As breathing becomes labored and lactic acid builds in the muscles, tasks become harder. A deeper focus is needed and sometimes, that mixture induces a desire to stop. For actress/producer Margo Graff, quitting isn't an option.
Fighting through those conditions inside the gym and at her Los Angeles dojo has translated beyond workouts and has enabled Graff to remove barriers from her life. It’s given her the ability to conquer the ghosts of her past.
“A lot of times we give so much of ourselves and Martial Arts is one of the few places that I can go and I can say, I've been doing this for a year, I just got my purple belt I'm done learning my blue belt techniques,” said Graff, a co-host of YouTube’s Lipstick Television. “I can see the strength in my body, I can see the confidence. Someone who deals with PTSD and understanding that when I walk my dog alone on the street at night, I know how to carry myself and I feel stronger. I feel, you know, more grounded in who I am.”
I was paralyzed in my bed
These are important steps for Graff who was nearly the victim of human trafficking and also had her family targeted by scammers. The crooks called her parents and claimed she was kidnapped and in their custody. The ruse was intended to get money without an actual kidnapping.
“They had a girl screaming and crying on the phone that sounded identical to what my mom would think I would sound like if I was screaming for my life,” recalled Graff, a Butler University College of Business graduate.
Hours into the ordeal, authorities met her parents at a bank where they were in the process of withdrawing money to send to the caller. It was determined no one spoke to Graff directly to confirm if she was in danger or safe. When they reached her by phone, Graff was in bed in her apartment. That experience, combined with a near human trafficking incident several years before, left Graff in a bad place mentally and emotionally.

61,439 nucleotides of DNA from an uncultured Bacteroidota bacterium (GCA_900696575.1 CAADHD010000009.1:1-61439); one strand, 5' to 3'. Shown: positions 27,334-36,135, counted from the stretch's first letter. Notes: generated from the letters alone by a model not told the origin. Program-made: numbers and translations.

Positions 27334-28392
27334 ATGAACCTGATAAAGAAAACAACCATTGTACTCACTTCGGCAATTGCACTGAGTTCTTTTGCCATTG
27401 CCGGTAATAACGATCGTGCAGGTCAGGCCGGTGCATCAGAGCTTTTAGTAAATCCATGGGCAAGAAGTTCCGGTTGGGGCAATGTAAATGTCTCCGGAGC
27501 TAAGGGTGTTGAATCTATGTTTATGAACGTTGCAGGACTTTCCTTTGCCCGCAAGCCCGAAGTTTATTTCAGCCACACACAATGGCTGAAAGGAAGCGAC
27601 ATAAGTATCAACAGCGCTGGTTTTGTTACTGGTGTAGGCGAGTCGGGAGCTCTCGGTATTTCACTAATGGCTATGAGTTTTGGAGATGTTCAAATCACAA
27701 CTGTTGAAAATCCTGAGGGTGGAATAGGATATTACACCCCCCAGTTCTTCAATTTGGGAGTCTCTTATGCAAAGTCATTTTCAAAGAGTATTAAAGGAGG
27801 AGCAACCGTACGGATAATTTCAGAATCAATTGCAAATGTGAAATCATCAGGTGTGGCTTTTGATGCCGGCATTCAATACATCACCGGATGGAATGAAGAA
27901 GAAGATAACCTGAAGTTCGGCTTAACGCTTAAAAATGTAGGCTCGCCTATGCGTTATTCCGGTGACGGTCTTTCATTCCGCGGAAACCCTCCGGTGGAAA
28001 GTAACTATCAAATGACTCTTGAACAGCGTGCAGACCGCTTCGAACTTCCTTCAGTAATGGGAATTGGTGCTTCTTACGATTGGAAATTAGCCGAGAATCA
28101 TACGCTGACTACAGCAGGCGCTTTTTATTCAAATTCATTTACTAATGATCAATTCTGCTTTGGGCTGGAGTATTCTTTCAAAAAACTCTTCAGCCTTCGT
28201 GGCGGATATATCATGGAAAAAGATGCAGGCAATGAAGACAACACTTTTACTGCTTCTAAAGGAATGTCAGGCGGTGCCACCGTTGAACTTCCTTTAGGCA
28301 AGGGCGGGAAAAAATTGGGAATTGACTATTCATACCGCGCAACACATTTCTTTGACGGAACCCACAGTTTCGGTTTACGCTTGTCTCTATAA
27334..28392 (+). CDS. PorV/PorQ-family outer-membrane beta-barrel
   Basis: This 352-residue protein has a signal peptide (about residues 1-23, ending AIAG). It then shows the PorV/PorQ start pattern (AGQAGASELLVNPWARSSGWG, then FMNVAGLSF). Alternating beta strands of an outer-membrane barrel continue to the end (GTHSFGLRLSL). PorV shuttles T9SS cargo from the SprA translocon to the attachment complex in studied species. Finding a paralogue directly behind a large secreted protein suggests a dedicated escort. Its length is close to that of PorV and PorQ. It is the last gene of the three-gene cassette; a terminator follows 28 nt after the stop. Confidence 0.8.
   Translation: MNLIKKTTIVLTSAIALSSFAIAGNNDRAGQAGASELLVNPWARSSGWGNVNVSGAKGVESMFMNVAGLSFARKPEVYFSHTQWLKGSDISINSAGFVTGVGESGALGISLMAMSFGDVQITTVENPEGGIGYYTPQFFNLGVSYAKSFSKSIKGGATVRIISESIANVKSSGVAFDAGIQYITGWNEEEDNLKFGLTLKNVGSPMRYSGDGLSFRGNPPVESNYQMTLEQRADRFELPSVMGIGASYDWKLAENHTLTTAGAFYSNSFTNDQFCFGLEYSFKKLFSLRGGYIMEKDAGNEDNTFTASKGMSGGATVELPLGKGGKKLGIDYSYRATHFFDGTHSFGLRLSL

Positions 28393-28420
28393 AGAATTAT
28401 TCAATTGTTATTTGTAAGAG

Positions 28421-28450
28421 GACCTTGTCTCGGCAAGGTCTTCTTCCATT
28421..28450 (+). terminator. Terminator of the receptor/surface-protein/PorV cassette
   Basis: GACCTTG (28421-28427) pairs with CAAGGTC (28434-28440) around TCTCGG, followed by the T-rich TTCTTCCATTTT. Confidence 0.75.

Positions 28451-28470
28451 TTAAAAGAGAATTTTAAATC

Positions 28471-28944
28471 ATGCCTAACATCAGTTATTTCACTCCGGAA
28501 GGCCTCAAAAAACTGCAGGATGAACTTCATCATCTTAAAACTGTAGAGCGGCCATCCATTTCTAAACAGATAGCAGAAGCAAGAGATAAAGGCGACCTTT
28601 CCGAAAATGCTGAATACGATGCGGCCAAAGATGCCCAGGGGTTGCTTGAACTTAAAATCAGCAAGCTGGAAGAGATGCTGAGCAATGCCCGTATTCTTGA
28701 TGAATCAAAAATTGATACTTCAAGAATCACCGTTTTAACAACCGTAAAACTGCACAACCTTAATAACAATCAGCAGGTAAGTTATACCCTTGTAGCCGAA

“I was paralyzed in my bed, not knowing if someone was going to be outside to actually take me,” she said.
Earning her purple belt in Kenpo under Sensei Richard Mesquita has given Graff the drive to unlock that paralysis. Instead, she takes those anxious moments and works them out inside of her dojo, leaving with a clear head.
Graff has surrounded herself with people she trusts. During training sessions, she is fully confident in her partners, which, in turn, allows her to carry that new level of faith into the real world. Graff also understands that with each session, she and her partners have made a silent agreement to better the other. As one person’s skills sharpen, so does the other’s.
“You have to be fully present. And if you're there, why wouldn't you give 100%,” she said. “Give it all to the bag. Give it all to your partner so when you leave, you’re open, you’re free. You are holding on to nothing else.”
Finally, Graff has a sense of freedom.